The fastest animal on the planet doesn’t spend much time on the ground. The peregrine falcon spends most of his days flying high in the air, searching for food. But his ability to flap isn’t what makes him so special; it’s his fall. During a steep dive, called a stoop, the falcon exceeds 200 miles an hour (322 km/hr).1
“God created every winged bird according to its kind” and “saw that it was good” (Genesis 1:21). We can still see each of these good designs today.
To accomplish his unique fall, the peregrine is supplied with a teardrop body shape, swept-back wings, and stiff feathers that minimize air resistance. The falcon has a powerful body and a pulse rate that reaches 900 beats per minute. But even these designs aren’t enough to explain his death-defying dive.
How can his eyes focus on prey a mile away and make rapid-fire adjustments while being blasted by air?
High-speed flight presents special challenges. For example, how can his eyes focus on prey a mile away and make rapid-fire adjustments while being blasted by air? In three ways. First, the peregrine eye has 4–5 times the number of visual cells (called photoreceptors) as our eyes. This extra visual detail allows the falcon to make split-second adjustments. Second, the falcon eye has an extra lid, called the nictitating membrane, which prevents wind damage. Essentially, the membrane serves as a see-through eyelid, which can be closed without limiting his visibility. Third, beneath his eye is a dark patch, similar to a football player’s “eye black.” This shading minimizes glare.
An even greater flight hazard involves breathing. During a dive, the high-speed airflow over the falcon’s beak should prevent normal breathing. Some sources also claim that so much pressure builds inside the lungs that it would cause most animal lungs to burst,2 although this claim is difficult to verify. To compensate, the falcon has specialized cone-shaped bones protruding from the entrance of its nostrils, called baffles. These bones control the flow of incoming air so the falcon can breathe it safely.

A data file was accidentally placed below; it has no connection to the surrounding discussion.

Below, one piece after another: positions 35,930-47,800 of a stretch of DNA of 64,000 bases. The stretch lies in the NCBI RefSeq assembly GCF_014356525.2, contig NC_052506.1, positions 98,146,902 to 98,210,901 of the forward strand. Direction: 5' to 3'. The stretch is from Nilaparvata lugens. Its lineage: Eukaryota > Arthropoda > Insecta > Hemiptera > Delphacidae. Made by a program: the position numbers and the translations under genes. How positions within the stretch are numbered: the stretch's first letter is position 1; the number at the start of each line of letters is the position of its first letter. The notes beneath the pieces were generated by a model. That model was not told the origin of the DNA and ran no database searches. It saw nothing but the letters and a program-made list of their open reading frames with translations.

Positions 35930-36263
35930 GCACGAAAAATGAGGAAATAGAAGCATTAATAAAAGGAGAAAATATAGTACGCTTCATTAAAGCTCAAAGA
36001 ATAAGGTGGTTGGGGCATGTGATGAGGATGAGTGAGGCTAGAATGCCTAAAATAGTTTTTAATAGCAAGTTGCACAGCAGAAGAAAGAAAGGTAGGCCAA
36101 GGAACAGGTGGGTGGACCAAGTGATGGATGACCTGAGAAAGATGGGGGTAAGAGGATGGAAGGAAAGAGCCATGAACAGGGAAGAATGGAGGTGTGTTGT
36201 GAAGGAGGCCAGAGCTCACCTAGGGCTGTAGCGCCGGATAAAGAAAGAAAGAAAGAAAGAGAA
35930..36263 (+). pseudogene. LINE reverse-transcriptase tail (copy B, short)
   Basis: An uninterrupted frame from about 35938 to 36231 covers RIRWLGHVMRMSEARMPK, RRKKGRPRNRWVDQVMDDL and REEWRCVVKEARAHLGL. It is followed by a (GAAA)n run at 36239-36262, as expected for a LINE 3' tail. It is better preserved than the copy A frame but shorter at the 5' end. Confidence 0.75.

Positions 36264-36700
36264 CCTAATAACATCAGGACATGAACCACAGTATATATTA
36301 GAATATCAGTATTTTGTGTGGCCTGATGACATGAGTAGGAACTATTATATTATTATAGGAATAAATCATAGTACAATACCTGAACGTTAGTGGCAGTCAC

Military jet engines employ a similar design. When a jet flies at supersonic speeds (faster than sound), the engine can “choke.” Air moving toward the engine appears to hit a wall of resistance and flows around, instead of through, the engine, causing it to stall. So engineers fashion a cone in the opening of the engine, similar to the falcon’s nostril. With this addition, outside air can safely enter the engine. Cones and their variations, called intake ramps or inlet cones, are visible on the front of most large jet engines.
Even at its top speed of 200-plus miles per hour, however, the falcon would not encounter the shock waves that supersonic jets must deal with. So, although each design serves to regulate air intake in some way, the similarities are largely superficial, and it is difficult to verify that the peregrine falcon’s nose directly inspired jet engine design, despite reports to the contrary.3
Nature is rich with useful ideas and solutions to complex engineering problems, from medicines to jet engines, all provided by the Creator from the beginning of time. One by one, we are discovering these ideas and applying them to modern technology. The endless examples of intelligent design clearly reveal the fingerprint of our personal, loving Creator.